At Siroud, Mrs. Elizabeth Winnett.

At Slimbridge, Mr. 'l'homas French, 23. Married.] At Goodrich, Mr. Powell, of

OXFORDSHIRL. Ross, (o Miss Hughes.

On the night of the 4th of April, the Died.] At Hereford, in his 70th year, house of the Rev. Mr. Moulde, at the village John Cam, esq. receiver-general for the of Hackley, was consumed by fire, with

stablisz, stabling, &c. and four other houses adjoining. Newport Pagnel, Bucks, to Mrs. Locket, Two horses were burnt; it is supposed that daughter of the late Alderman Gudgeon, of damages to the amount of 50001. Wire sus. the former place. tained, and the premises were all uninsured. Died. At Wellingborough, John Arden,

Married ] At Henley on Thames, Jumes esq. late major in the 3d dragoons, eldest son Philip Hewlett, A. M. of Magdalen college, of the late Rev. John A. of Longcroft Hall, Oxford, to Miss Esther Beuze wille, daughter S'affordshire. of Peter B. esq.

At Daventry, Mr. George Houghton, many At Oxford, Henry Towsey, esq. co Frances, years master of the Swan inn, 80. youngest daughter of the Rev. Benj. Runge, At Kettering, Mrs. Dexter, relict of Mr. late rector of Wheatfield.

D. attorney, 80. At Drayton, Mr. William Floyd, of Ox

At Marston St. Laurence, William Walms. ford, to Miss Ann Stephens.

ley, gent. At Fulbrook, T. Justice, ela. of Apple At Fatherwick, Mrs Wilkinson, third ford, Berks, to Miss Hunt.

daughter of Henry O'Brien, esq. She was Died.] At Witney, Mrs. A. Fux.

susject to epileptic fits, and was found dead At Watlington, Miss Stringer.

in the drawing-room, where she had been left At Oxford, Mrs. Haynes, wife of Mr. alone for a few minutes Stephen H. 27.-Mr. John Taylor.-- Miss Al Great Weldon, William, eldest son of Moorsom, only daughter of the late Lieute. pant-colonel M. of the royal marines, 17. At Watford Gap, Miss Catharine Payne. At Alvescort, Mrs. Nalder, sen.

At Burton Latimer, the Rev. Samuel Bara At Bampton, John Mender, esg.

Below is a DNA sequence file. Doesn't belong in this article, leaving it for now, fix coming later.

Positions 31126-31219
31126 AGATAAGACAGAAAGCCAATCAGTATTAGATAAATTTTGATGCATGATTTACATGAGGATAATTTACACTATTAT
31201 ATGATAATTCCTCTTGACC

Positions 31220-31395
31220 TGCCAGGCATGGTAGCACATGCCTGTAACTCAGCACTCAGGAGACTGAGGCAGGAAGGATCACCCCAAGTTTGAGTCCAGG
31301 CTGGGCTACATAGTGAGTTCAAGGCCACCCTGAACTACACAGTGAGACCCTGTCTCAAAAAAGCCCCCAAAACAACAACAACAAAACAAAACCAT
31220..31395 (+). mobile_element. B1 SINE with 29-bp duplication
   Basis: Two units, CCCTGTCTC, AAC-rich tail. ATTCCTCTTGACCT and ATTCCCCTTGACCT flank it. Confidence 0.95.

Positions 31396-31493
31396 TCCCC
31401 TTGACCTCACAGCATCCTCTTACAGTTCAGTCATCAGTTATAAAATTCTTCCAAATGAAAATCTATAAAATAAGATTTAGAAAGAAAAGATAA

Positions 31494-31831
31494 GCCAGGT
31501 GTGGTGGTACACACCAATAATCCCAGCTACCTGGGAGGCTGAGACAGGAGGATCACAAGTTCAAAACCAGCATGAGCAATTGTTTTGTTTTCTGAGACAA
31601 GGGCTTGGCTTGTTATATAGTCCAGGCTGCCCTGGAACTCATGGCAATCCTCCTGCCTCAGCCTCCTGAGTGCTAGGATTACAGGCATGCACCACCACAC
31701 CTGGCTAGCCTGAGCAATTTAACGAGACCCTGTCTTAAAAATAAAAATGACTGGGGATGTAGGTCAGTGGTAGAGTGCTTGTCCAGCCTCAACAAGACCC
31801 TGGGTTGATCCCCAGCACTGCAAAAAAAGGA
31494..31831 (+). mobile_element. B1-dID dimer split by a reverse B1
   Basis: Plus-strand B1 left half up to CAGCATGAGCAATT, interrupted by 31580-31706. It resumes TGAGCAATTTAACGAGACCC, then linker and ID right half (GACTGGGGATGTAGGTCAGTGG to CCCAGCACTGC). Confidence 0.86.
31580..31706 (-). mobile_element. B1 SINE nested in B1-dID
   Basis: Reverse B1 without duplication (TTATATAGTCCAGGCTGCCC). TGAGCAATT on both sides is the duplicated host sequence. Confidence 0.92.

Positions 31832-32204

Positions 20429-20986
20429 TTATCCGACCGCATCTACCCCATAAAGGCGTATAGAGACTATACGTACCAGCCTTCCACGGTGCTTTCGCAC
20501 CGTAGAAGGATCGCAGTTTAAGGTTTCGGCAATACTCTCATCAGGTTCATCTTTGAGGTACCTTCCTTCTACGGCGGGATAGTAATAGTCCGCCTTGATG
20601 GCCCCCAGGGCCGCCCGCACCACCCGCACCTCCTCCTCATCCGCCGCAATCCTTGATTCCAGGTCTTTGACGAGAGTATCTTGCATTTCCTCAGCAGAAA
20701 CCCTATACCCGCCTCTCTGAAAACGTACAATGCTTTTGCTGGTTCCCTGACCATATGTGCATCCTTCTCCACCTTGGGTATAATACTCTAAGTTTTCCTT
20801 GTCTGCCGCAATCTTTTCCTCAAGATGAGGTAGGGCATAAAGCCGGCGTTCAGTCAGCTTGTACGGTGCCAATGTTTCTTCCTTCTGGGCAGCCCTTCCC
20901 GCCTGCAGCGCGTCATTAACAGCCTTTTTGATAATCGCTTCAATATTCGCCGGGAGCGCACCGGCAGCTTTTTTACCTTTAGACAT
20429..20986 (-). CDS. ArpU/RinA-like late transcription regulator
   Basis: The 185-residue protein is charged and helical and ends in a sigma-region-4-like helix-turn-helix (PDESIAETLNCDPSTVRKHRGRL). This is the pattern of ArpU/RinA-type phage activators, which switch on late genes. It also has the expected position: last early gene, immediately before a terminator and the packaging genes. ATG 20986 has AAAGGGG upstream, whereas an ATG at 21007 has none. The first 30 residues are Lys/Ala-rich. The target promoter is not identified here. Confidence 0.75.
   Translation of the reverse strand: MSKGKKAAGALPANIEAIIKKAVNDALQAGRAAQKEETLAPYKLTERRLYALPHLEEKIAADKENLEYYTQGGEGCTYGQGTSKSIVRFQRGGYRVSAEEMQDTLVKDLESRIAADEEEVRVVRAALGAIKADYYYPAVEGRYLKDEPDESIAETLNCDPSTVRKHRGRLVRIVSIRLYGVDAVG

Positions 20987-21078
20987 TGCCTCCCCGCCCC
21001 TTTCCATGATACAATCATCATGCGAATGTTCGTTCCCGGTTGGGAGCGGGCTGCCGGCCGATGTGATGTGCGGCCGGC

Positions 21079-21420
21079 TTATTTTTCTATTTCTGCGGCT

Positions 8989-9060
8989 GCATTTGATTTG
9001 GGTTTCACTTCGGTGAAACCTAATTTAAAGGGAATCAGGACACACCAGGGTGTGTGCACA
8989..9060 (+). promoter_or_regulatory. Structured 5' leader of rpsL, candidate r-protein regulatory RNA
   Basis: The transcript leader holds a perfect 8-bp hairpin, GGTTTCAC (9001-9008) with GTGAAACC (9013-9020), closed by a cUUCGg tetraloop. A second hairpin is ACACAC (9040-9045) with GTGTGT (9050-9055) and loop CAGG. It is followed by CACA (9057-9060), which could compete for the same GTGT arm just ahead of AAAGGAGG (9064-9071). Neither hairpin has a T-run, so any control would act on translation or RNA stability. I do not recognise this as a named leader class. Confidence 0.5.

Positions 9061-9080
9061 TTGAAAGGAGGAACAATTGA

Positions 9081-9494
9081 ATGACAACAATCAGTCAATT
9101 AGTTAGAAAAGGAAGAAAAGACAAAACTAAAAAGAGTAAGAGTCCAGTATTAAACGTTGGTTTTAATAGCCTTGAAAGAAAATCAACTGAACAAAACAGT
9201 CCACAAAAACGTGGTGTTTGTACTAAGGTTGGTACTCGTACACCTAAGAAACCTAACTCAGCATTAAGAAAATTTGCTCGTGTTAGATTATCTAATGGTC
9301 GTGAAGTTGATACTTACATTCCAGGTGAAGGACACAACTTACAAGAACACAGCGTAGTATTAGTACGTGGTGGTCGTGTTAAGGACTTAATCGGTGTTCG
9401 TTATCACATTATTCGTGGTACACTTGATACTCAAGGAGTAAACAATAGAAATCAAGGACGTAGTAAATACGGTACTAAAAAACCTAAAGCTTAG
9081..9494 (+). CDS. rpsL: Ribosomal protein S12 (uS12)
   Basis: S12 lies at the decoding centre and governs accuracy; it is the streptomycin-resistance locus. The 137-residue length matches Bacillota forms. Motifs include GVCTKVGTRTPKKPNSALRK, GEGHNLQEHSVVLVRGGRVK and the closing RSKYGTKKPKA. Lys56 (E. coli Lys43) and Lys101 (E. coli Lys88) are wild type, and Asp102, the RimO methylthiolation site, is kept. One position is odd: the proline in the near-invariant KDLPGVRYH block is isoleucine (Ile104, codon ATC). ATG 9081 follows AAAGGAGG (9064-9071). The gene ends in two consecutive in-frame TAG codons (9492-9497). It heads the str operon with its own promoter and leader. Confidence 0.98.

wick. upwards of fifty years rector of that At Headington, Mrs. Hannsh Smith, 31.

parish, 77. Ilis acts of bounteous and un. At Dorchester, Mrs. Sheen, 05.

wearied munificence were almost incredible, BUCKINGHAMSHIRE.

and so void of ostentation, that the source Alarried.) At Iver, Spurgeon Farrer, esg. whence they fowed were often unknown. To of Cole Brayfield, to Mis, Mittord, relict of mention one inštarce from among many, he Capt. M. of the royal navy, and daughter of

some time since sent an anonymous donation the Hon. David Anstrutber, of Huntsmere

of 10001. to the Society for promoting Chris. Park.

tian Knowledge, and will his death it is be. Ac Weat Wycomb, --- Doyle, esq. of

lieved that they never know who was the London, to Miss Crowther, daughter of Wat.

donor. Among his parishioners his acts of kin C. esq. of Flomer Green, near High kindness and charity were incessant; and is Wycomb.

might literally be said of him, that “he 4. High Wycomb, Mr. R. Piastowe, of

went about doing good." Loudwater, to Miss Badcuck, of Handy Cross.

HUNTINGDONSIIR L. At Stony Strat.ord, E. A. Worley, esq. to Married.] At St. Ives, Mr. William Faux, Miss Dayson.

jun. oSuston, in the Isle of Ely, to Miss Died. 1' At Thornlam Hall, the seat of Susan Rogely, youngest daughter of the late Thomas Sh.pherd, esq. Mrs. Gurney. Matthew R. eso. of Petton, Bedlordshire.

Mr. Gwillim, of Wendover. He was found Died.) at Huntingdon, Mr. E. M. Harris, dead on the road between that place a d 73. Aylesbury, and is supposed to have failea At Alconbury, Mr. William Goodwin. from his horse in an apoplectic fit.

CAMBRIDGESNIHI. At Newport Pagnel, Mrs. Sar.h Tye, 77. The subjects for the Members' Prizes for HERTFORDSHIRE

this year are :-For the Senior Bachelors, Died) The Rev. Thomas Bargus, rector of " Quænam præcipuè valeant ad Imperium Reedwith Barkway, and of Treyford, Sussex. ftabiliendum ?" For the Middle Buchelors, He was a justice of the peace for the county, " Anue historia vera (ex. gr. Sidne, a Zouch and while vificiating in that capacity w: scripta atque nuper edi a) plus valeat quam seized with convulsive spasms, and expired fabulosa (ex. gr. Grandisoni, a Richarsuno in a few hours.

conficta), ad hominum mores benè furman. At Bushey, M. Madan, esq. only surviving dus?" son of the late Rev. Mr. M. of Epsom, Surry. The prize proposed by the Norrisian ProAt Hitchin, Mr. James Haycock.

fessor for the best dissertation on “The NORTHAMPTONSHIRE.

Christian Sabbath," is this year adjudged to Married At Great Milton, Edward Bowles William Bolland, M. A. of Trinity-college. Symes, eso of Lincoln college, Orford, to Married.] Ar Haddenham, the Rev. Joseph Mary Anne, only daughter of w. Jemtett, Fayrer, of Somersham, Huntingoonshire, to esq. of Miliun-house, near Tetsworth, Ox. Surah, second daughter of Mr. John Clay : fordshire.

At Carnbridge, Samuel Fiske, esg. of Safe At Oundle, Mr. Rusher, to Elizabeth, fron Walden, to Lettice, eldest daughter of daughier of Mr. Nathaniel Ball.

tha late William Roberts. At Moulton, Mr. Thomas Easton, of Nor At Linton, Mr. Messenger, of Croydori, thampron, to Miss Sarah Barber.

Surry, to Misa Hand, of the Crown Jao, Ai Nor hamzon, Mr. Heery Marshall, of Linton .